Overall: 50.8 x 25.4 x 17.8 cm (20 x 10 x 7 in.); Base: 23 x 18.3 cm (9 1/16 x 7 3/16 in.)
Gift of Katharine Holden Thayer 1970.62
Ganesha, the god of wealth and abundance, is an auspicious and revered Hindu deity. He removes obstacles and protects his worshipers. Numerous myths explain how Ganesha became an elephant-man composite, but the most popular version relates the story of how he was decapitated by his enraged father, Shiva, and restored to life through the intervention of his mother, Parvati. Shiva agreed to revive him with the head of the first creature encountered: an elephant. Ganesha's strength—his profound spiritual wisdom—contrasts with his weakness for sweets, as indicated by his pudginess and the sweet modaka he carries. In Ganesha, opposing forces exist in perfect harmony.
The information about this object, including provenance information, is based on historic information and may not be currently accurate or complete. Research on objects is an ongoing process, but the information about this object may not reflect the most current information available to CMA. If you notice a mistake or have additional information about this object, please email firstname.lastname@example.org.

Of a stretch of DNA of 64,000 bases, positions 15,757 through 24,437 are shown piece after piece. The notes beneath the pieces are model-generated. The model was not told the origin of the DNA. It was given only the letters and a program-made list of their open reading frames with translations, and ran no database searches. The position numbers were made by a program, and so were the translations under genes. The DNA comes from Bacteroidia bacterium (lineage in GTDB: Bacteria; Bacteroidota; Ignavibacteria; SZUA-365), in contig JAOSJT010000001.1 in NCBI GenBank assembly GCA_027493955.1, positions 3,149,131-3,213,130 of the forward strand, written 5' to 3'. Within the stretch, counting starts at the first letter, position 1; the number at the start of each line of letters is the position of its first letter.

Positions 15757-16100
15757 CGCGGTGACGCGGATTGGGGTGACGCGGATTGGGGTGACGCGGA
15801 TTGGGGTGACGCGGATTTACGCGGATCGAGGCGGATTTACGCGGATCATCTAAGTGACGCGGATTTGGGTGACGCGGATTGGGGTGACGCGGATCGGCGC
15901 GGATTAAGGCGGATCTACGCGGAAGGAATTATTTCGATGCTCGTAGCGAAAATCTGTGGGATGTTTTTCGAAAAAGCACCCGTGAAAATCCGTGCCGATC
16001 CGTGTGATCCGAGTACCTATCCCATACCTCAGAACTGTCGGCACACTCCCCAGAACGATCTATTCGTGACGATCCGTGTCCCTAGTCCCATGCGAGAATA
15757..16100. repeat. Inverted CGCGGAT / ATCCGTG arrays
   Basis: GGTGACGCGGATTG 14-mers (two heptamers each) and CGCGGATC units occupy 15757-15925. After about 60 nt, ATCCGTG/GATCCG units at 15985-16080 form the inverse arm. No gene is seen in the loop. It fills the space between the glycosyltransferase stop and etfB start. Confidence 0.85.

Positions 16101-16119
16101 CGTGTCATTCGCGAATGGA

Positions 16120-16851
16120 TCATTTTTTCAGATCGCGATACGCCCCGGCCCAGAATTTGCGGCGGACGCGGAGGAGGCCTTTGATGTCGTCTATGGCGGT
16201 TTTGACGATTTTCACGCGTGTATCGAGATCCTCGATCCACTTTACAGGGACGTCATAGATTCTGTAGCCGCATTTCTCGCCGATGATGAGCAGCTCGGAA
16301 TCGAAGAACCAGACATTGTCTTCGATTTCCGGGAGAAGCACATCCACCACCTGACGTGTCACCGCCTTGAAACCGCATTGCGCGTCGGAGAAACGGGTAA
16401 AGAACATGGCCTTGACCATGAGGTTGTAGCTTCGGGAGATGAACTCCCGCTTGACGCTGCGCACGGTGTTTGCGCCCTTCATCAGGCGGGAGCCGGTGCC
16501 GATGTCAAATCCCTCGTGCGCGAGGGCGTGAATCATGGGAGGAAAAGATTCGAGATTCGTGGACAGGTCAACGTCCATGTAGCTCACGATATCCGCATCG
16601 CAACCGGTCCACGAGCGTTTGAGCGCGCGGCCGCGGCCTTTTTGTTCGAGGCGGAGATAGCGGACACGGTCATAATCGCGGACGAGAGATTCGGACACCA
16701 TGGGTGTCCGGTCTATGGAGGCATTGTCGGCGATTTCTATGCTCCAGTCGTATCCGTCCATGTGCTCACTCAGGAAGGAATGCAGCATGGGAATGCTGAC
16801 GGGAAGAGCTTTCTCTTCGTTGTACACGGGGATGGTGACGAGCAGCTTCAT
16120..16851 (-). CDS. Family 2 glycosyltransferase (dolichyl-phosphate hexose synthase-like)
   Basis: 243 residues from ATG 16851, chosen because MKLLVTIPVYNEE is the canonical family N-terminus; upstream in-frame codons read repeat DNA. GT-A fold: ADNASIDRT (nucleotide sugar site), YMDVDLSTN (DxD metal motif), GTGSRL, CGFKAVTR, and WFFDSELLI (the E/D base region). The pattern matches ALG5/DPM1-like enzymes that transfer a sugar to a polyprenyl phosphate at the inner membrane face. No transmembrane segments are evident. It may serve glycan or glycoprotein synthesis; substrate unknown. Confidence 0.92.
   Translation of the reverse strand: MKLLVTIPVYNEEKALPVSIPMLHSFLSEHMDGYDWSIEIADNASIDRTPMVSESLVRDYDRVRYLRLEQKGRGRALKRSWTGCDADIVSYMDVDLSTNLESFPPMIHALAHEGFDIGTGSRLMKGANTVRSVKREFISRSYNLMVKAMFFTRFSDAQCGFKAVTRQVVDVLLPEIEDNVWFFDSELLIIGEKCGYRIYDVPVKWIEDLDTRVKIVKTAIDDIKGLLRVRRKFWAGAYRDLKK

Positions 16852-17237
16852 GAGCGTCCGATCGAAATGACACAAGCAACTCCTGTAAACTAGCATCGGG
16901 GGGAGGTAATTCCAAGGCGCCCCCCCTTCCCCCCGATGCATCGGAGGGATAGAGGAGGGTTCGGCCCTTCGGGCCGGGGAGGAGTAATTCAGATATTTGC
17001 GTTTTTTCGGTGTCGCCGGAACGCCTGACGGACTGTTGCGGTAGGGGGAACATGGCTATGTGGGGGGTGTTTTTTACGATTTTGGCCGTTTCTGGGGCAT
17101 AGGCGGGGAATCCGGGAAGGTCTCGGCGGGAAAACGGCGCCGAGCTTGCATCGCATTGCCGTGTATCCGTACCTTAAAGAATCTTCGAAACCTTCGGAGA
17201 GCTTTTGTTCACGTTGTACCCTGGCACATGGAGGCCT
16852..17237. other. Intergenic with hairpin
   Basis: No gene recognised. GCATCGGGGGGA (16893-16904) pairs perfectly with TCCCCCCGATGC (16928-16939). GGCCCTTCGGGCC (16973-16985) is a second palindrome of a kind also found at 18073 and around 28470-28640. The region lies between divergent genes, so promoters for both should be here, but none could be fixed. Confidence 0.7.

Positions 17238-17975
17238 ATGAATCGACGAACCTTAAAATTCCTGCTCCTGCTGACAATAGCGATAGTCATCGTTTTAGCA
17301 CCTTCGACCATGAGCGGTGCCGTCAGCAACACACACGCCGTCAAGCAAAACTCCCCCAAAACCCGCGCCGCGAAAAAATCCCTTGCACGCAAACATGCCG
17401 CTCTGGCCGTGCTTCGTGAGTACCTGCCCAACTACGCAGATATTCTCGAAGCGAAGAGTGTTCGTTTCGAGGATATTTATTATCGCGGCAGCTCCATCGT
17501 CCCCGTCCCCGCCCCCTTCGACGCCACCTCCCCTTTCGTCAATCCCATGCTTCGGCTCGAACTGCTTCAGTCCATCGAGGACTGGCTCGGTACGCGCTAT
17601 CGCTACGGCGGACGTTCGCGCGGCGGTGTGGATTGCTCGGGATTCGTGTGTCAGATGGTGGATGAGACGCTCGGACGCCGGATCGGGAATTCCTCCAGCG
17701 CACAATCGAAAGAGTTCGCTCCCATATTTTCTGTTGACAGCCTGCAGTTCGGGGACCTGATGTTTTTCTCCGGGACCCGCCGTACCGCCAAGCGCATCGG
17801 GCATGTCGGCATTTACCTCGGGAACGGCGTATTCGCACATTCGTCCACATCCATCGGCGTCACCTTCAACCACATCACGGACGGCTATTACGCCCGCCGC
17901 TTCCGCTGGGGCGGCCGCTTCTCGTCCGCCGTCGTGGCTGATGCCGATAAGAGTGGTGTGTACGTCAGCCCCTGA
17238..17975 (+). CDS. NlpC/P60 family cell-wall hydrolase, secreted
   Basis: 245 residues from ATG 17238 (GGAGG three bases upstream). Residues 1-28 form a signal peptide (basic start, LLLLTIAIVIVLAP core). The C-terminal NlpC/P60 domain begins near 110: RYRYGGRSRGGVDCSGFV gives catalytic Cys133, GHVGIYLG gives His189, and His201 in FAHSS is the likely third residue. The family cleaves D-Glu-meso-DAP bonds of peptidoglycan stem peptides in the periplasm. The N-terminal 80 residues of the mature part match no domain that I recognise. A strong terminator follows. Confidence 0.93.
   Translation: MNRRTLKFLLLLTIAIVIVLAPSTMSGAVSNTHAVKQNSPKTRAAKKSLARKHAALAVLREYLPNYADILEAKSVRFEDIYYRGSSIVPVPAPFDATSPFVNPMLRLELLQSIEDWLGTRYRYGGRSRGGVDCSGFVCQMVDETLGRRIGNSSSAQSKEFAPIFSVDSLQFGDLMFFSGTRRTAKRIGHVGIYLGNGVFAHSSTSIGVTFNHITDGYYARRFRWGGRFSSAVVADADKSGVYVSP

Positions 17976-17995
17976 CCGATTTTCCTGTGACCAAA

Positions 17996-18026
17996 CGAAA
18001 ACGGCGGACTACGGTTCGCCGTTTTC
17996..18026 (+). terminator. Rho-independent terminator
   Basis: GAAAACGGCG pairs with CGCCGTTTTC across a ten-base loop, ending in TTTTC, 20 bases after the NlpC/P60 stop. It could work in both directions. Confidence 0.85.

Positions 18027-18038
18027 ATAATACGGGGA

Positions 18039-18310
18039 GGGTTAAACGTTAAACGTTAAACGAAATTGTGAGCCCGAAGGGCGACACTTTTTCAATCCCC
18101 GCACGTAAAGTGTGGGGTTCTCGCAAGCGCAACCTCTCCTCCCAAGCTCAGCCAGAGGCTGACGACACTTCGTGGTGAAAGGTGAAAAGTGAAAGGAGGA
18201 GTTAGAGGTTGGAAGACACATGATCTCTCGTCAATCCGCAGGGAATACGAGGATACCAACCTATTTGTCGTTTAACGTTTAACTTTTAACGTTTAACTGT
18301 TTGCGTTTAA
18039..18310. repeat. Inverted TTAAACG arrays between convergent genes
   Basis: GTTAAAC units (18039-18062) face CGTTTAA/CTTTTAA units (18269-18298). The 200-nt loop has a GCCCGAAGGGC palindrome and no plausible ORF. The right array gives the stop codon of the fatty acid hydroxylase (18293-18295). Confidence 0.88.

To request more information about this object, study images, or bibliography, contact the Ingalls Library Reference Desk.
Is something not working on this page? Please email email@example.com.
Request a digital file from Image Services that is not available through CC0, a detail image, or any image with a color bar. If you have questions about requesting an image, please email firstname.lastname@example.org.